Ottawa, Ontario, Canada
Jay S. Lim, OAA, AIA, LEED AP, Matthew Beerman
In the 1950s, the Canadian Home & Mortgage Corporation (CMHC) developed hundreds of plans for low-cost houses for working-class citizens. Once the houses were completed, the intention was for homes to be renovated and to grow together with the size and wealth of the residents. The Ross Haus is an exploration of expanding on the CMHC housing model to transform something traditional into something of its era.
Re-Visiting & Reversing Style:
The design reinterprets the traditional housing style of the era while creating a style of its own. The gabled roofline was extended over the entire house to unify the original model with an earlier addition. The new second-floor bedrooms are situated under dormers that contain a continuous ribbon of windows, creating the impression of a large, single space from the street. A new master bedroom suite is located over the entryway, and a private balcony is carved out of the roof, creating an oasis for the residents to watch the sunrise.
While the front façade respects the heritage of the neighbourhood, the rear elevation is dramatically modern and is shaped by the functions of the interior. The edges of the roof are punctuated by new dormers with an oversized window to flood the interior with natural light. The standing seam metal roof and horizontal white siding draw inspiration from the original cladding of the house. The monochromatic exterior serves as the perfect canvas for the Guards Red entry doors, bringing life to the façade.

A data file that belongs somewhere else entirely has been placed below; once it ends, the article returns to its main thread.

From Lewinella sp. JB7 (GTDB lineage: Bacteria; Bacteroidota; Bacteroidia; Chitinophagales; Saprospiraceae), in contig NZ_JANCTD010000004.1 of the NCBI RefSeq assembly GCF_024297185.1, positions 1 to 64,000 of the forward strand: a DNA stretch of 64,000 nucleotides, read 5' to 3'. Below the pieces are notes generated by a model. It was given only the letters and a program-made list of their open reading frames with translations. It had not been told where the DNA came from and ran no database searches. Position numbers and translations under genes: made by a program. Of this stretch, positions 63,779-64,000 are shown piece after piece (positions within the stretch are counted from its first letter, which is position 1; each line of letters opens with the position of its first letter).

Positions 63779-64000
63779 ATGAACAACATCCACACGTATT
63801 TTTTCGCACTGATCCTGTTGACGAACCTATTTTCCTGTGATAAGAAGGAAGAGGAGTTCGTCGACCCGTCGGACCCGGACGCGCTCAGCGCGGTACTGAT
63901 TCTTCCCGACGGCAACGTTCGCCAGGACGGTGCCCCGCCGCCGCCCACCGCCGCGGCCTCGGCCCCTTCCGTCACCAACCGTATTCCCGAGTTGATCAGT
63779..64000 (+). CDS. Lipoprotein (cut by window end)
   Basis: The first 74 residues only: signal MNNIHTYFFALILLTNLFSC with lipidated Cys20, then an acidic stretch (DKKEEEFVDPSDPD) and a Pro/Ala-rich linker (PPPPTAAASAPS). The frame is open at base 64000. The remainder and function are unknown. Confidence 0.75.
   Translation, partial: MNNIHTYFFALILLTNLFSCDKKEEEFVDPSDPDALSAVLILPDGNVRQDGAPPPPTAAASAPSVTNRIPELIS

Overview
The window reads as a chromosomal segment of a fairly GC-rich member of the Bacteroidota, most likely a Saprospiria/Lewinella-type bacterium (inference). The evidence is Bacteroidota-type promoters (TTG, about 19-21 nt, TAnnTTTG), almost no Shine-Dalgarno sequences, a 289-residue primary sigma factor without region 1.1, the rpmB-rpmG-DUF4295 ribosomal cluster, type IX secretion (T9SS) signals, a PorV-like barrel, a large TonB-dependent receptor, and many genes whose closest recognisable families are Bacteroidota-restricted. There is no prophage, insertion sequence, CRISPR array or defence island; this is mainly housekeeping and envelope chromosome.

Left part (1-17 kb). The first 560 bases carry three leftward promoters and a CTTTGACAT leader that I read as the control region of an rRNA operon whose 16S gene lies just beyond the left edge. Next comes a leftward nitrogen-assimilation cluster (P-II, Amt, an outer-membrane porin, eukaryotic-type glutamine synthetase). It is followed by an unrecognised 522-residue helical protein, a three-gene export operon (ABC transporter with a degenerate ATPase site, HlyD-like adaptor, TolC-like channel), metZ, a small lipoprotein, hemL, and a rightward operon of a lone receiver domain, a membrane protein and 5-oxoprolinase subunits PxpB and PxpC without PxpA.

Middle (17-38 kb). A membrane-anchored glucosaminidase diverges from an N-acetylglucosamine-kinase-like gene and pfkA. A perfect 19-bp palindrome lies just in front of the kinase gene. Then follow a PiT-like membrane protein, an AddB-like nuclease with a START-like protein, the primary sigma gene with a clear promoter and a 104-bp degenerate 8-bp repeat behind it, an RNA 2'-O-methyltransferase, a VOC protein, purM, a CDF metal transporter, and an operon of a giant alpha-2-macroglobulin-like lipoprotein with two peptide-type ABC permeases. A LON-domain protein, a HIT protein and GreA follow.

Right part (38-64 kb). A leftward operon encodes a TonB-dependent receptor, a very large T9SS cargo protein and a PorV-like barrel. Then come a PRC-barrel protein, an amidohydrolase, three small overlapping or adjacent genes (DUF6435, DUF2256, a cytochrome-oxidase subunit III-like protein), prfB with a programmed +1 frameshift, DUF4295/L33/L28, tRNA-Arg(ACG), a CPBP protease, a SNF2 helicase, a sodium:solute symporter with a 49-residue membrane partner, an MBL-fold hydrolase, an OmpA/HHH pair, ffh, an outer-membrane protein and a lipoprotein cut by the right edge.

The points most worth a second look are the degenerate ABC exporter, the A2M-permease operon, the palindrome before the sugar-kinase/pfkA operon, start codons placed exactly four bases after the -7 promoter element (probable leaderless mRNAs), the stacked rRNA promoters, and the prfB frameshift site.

The interior was reorganized and optimized to create an open plan. The new entranceway creates a welcoming place for the residents, and doubles as a foyer for a home office. The key space in the home is the double-height living room which connects both floors of the house. The second floor hallway looks into the living room and serves more than mere circulation: it doubles as a homework station for the family’s young children. Each workstation is anchored by a large skylight that provides views of the epic garden. The skylights are strategically positioned low enough to enable the residents to admire the treetops, but high enough to provide privacy from the adjacent neighbours.
The backyard was envisioned as an outdoor living room. Tiered plateaus create separate zones for relaxing, eating & gardening. Warm wood tones contrast the black & white cladding to bring balance to the façade and enable this modern design to compliment this mature neighbourhood.